Dear Sir or Madam

housp_tcm9-16752(drawing courtesy of RSPB)

I have been wondering if I should rethink my submission letters.  What about this one?

Dear Sir or Madam

I just know that you are going to love the enclosed novel it is just your thing and you are just the person who is going to “get” the totally new concept of a love story set on the moon between a rock and a sparrow which hitched a lift on Apollo 13.  It takes romance to a whole new dimension and is going to be the book that makes your name as the most forward thinking agent on planet earth.

I have taken the liberty of enclosing the whole book (complete at 300,000 words) because I know that you are going to be so hooked and drawn in by the magic of the words that I weave as I create a very unique tale of love lost and found.  You won’t be able to put it down, you will be on the phone to me before you have even reached chapter 59 and I will be here waiting for your call.  Together we can make marvellous literary music, soar to heights never before reached by a team that will be as fantastically amazing as ours.

I haven’t bothered with a synopsis as I don’t want to spoil the ending for you but as you will see I have a very sparse style of writing, neat and closely edited with carefully constructed sentences that contain only the key essence of that required to get the full meaning of their content across and you will find the book, despite its size, a simple yet meaningful read.

I won’t waste your time with any more of my words as I know that you are just chomping at the bit and dying to get your teeth into “The Rock and the Sparrow on the Moon”  subtitle, “The story of a rock and a sparrow who meet on the moon.”


Did anyone spot the deliberate error?






11 responses to “Dear Sir or Madam

  1. I haven’t read the book, obvsly: but if its anything like as funny as this letter, it can’t lose.

  2. Fortunately that particular book is as made up as the letter!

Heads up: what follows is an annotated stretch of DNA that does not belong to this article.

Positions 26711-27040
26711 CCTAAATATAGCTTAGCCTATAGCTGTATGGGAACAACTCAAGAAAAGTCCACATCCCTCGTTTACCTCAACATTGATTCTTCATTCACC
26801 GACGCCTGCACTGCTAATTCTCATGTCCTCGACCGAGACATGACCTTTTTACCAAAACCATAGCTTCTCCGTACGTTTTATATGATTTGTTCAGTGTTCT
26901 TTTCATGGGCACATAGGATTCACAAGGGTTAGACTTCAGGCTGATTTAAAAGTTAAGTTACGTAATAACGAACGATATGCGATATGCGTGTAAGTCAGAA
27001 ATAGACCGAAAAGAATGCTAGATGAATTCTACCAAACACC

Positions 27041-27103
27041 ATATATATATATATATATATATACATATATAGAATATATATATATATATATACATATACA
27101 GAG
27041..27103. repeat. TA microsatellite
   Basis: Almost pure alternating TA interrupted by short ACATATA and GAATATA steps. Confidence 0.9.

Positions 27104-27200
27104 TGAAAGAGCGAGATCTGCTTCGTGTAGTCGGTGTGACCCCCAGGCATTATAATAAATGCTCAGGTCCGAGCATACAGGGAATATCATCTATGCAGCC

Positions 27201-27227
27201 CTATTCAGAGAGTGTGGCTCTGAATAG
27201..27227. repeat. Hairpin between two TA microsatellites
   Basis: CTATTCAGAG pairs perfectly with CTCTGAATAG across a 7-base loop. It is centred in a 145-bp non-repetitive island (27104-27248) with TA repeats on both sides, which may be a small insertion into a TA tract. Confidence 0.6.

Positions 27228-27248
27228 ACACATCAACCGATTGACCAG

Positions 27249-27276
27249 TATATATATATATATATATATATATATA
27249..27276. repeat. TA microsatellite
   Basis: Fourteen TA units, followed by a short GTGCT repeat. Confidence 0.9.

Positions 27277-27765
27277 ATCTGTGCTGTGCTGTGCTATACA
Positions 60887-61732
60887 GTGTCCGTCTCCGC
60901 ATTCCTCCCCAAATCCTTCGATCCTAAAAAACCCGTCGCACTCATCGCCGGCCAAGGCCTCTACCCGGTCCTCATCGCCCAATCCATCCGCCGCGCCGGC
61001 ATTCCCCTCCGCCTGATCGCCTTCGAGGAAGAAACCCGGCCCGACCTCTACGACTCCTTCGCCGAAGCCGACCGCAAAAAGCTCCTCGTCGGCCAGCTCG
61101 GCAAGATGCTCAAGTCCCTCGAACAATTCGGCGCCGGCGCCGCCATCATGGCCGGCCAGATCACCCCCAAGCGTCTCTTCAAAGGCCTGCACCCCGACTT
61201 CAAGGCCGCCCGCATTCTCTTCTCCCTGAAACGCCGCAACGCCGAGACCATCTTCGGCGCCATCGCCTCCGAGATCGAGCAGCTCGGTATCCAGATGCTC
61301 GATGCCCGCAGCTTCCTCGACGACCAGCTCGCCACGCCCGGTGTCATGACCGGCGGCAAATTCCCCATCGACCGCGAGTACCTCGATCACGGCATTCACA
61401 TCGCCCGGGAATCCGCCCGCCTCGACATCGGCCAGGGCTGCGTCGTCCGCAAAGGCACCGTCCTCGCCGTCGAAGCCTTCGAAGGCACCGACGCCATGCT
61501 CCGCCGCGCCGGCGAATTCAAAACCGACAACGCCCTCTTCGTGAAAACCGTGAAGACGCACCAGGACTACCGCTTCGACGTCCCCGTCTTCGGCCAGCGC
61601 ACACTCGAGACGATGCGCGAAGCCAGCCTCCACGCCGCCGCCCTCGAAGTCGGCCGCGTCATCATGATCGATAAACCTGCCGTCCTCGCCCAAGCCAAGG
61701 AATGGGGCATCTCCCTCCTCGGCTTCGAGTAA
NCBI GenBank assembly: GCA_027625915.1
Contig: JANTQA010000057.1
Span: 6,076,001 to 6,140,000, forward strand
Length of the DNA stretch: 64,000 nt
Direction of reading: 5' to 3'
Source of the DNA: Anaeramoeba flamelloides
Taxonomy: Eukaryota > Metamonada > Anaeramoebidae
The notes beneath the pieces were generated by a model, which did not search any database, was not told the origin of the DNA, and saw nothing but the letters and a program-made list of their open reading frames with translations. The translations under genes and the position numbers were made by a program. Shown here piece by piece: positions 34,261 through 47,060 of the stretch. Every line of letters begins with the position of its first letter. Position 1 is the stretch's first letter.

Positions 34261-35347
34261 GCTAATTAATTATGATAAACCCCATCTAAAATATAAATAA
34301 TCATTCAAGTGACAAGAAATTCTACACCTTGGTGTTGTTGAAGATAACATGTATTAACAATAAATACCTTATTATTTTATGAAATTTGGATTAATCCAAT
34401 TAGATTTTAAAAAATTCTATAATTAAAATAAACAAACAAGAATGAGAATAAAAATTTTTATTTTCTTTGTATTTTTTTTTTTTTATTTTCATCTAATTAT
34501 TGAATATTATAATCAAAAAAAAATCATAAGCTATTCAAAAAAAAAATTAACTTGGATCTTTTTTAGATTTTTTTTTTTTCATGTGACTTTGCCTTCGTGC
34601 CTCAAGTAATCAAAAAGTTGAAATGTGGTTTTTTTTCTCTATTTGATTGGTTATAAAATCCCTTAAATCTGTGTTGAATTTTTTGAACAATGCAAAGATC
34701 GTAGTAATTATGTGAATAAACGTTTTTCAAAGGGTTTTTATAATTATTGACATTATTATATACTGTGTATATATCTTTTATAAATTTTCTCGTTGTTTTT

3. Shades of “Slush Pile Hell” here …
    Firstly … I’m most disappointed to find that this has not been written and, if you don’t, I might!
    Secondly I’m not sure which of these is deliberate:
    – The first sentence is two and needs a period or semicolon?
    – Forward-thinking?
    – “Key essence” = redundancy?
    – The “key essence” sentence is a train wreck?
    – The sparse style seems to have edited out a few essential commas?
    – Chomping at the bit and dying to get your teeth into some more mixed metaphors?
    Did I spot it?
    Right … ahem … back to editing …

  4. There’s only one deliberate error, Gillian? I can spot a few: run-on sentences, plenty of over-used cliches, and an inflated sense of awesomeness, to name a few. You made me laugh! I love this: “you will be on the phone to me before you have even reached chapter 59 and I will be here waiting” Haha! You go, girl!! (I actually want to read this book, now, to see what happens between the sparrow and the rock, but perhaps in a shortened digest.)

  5. Would the error be that the sparrow couldn’t have hitched a lift on Apollo 13 due to the lack of a moon landing?
    Love the letter. You should definitely send a version of it that’s more relevant to your novel.

  6. I think I have a sparrow and a rock story. Wasn’t expecting that. Something to keep me occupied tomorrow afternoon!

  7. *with an agent hat on* just what is your record for the biggest number of words you can cram into one sentence, strike that paragraph?! Your post made me laugh out loud remembering just how many scripts like this we got through the post!

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